I feel that my consultant (a very well respected one) seems to not really be able to suggest anything concrete.

Why did you keep going and not kill yourself? I feel so hopeless that I'll ever recover. Maybe I've just got high expectations. I want to be fully free and able to live without all the fears and avoidances and panics and flashbacks.

I'm a Christian too.

whobuilttheark Fri 07-Oct-11 21:38:59

Mosp- the police got involved when I was 15 and I guess I would never not have answered their questions but I learnt fast how to tell people about what had been happening without emotion, they asked, I told. I remember v clearly the policewoman holding me after disclosing the abuse and thinking 'what's she doing, i'm alright' hmm still get nightmares and I'm sure it's because i'm quite good at hiding emotional pain?

What does recovery from cptsd look like to you? The more I write the more I think I'm a mess! blush

madmouse Fri 07-Oct-11 22:43:57

I don't know why I didn't kill myself - probably the same strong survival instinct that had me survive being raped at 8...

I did walk out once with no intention to come back. I had been fantasising about jumping off the motorway bridge for a while. I felt if I was gone dh could marry a proper wife and ds would get a proper mummy. But I sent a brief text to a friend and his reaction saved my life - he didn't rest until he had found me and he set me straight, listening to me, holding me and talking sense into me. It meant that my suicidal feelings were out in the open and I could say it if I felt that way.The feelings lasted well into recovery - they were my safety net, if things didn't get better I could always step out.

I have not been under the care of a consultant and haven't been on meds apart from a recent spell of trying citalopram for anxiety and ending up in out of hours with a massive reaction (going totally mad). It was felt that my emerging feelings which had been frozen since childhood would be supressed again by meds so I kind of toughed it, but it needed almost day and night support from friends. Just to make it clear I have a lovely dh but he was combining heavy depression with his mild aspergers at the time and was not much help in the hell of working my way through childhood abuse and the trauma caused by ds's birth and early weeks (which is what brought it out in the open).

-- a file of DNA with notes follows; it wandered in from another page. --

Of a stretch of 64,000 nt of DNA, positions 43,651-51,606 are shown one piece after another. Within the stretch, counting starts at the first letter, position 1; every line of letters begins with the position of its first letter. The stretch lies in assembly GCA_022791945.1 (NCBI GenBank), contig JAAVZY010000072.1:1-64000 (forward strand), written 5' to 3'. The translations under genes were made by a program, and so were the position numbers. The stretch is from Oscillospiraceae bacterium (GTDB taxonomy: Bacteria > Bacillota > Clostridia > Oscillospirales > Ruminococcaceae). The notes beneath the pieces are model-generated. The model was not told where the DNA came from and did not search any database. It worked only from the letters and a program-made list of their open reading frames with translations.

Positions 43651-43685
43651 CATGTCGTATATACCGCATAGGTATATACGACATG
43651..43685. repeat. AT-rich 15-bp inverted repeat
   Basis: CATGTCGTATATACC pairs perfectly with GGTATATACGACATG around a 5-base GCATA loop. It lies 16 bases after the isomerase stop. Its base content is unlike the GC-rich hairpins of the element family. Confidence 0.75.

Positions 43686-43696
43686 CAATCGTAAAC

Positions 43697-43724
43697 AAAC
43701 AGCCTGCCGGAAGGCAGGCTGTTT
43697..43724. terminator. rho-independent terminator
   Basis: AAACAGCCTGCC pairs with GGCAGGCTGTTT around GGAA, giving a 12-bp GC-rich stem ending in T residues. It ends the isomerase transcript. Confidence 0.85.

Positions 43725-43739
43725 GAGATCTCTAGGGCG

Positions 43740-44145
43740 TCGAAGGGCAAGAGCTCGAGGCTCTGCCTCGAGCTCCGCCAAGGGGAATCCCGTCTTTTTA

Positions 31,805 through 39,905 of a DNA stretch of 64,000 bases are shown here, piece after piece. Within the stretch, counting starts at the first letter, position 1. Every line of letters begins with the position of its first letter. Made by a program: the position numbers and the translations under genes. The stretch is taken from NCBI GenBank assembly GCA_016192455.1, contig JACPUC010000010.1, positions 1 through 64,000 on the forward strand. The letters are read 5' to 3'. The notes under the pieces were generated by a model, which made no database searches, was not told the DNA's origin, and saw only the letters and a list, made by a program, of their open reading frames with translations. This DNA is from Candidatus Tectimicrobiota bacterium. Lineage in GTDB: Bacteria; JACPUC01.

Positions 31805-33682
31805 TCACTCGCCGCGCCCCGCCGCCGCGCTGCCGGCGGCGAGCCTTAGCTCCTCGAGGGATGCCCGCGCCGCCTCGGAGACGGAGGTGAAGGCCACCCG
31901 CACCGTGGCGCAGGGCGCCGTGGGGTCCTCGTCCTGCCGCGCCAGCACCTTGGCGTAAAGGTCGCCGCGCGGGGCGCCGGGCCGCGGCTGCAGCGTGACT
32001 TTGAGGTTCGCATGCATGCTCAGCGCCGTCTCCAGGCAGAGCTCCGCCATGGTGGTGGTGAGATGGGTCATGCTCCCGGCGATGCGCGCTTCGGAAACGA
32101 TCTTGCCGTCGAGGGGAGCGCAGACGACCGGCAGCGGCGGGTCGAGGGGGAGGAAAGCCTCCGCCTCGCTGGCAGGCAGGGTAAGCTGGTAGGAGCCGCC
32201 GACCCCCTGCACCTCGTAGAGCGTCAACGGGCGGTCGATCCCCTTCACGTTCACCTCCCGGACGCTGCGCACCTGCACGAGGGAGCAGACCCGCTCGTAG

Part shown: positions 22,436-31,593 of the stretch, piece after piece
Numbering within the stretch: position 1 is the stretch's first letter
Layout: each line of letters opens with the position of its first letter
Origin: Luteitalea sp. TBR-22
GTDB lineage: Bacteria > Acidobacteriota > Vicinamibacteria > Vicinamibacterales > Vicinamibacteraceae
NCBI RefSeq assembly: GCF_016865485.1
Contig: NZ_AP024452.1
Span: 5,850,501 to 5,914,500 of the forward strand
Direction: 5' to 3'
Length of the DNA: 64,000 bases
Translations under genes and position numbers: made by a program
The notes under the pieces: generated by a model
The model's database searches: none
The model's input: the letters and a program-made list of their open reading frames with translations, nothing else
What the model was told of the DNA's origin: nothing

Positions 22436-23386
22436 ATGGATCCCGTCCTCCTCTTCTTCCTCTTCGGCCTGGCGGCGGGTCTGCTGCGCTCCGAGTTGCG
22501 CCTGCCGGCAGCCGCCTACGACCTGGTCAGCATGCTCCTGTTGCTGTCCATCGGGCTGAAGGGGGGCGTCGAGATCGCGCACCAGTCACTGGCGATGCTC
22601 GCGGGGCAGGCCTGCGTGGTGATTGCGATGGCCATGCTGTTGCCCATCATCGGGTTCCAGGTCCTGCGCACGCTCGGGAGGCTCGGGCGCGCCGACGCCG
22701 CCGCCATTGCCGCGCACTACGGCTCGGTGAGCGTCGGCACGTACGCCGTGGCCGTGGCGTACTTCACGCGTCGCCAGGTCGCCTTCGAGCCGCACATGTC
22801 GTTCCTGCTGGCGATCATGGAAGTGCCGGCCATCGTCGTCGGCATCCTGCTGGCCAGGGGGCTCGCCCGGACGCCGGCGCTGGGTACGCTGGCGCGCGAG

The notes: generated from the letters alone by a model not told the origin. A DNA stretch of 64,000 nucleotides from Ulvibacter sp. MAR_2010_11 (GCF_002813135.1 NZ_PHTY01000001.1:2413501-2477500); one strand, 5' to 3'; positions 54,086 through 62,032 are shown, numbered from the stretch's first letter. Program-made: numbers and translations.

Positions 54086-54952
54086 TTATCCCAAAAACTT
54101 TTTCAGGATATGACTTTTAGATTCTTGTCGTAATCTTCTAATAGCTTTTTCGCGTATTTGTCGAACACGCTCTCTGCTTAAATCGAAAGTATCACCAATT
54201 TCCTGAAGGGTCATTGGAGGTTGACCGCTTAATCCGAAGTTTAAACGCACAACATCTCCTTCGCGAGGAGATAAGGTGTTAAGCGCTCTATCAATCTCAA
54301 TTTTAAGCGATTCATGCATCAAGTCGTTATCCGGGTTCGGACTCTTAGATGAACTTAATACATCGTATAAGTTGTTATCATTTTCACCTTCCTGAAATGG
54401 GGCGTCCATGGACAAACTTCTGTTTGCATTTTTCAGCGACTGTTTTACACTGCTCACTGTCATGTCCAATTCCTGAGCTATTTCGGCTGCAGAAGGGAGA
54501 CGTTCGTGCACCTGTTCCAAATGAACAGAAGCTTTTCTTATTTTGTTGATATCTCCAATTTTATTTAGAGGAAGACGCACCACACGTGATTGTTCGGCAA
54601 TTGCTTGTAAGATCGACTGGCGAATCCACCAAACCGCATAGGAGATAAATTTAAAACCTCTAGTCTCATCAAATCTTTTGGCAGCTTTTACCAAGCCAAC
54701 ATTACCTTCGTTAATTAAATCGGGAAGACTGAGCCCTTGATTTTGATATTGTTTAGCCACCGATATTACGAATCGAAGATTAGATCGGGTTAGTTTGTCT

I opted for working straight through it, talking about it all as much as I was able, which was sometimes more than others. Flashbacks are rare now and dissociation is a lot less.

LesserOfTwoWeevils Sat 08-Oct-11 00:46:05

Have you gone to a psychologist? In my experience psychiatrists are good at handing out pills and that's about it.
Perhaps you could find out the possibility of EMDR, which doesn't require you to talk about the trauma.

mosp Sat 08-Oct-11 09:02:07

Sorry, I fell asleep yesterday evening so didn't come back. Dd wanted to watch 'Breakfast at Tiffany's', and it sent me right off grin

Thank you for your explanations. I can imagine how you became so detached whobuilt. It makes me worry that the years I spent living with my ex might still cause trauma. Certainly, atm I feel neutral about it, and have no trouble discussing it (if anyone wants to know, not because I ^need to^)

No, I have not seen a psychologist. I wouldn't know how to see one. Would it be rude to suggest that to the psychiatrist? She, by the way, has decided to change my meds. Atm I'm on citalopram (now that I'm over the side effects, I feel it keeps me on a reasonable level most of the time). I can't remember what the new one is called, but I said I need a couple of weeks to get my head around the notion of changing, so not yet started.

Here, emdr is not available. I have asked about that. I suppose I've been holding out and waiting for cbt. When I was told the other day that it probably wouldn't help, I just sunk into the proverbial pit sad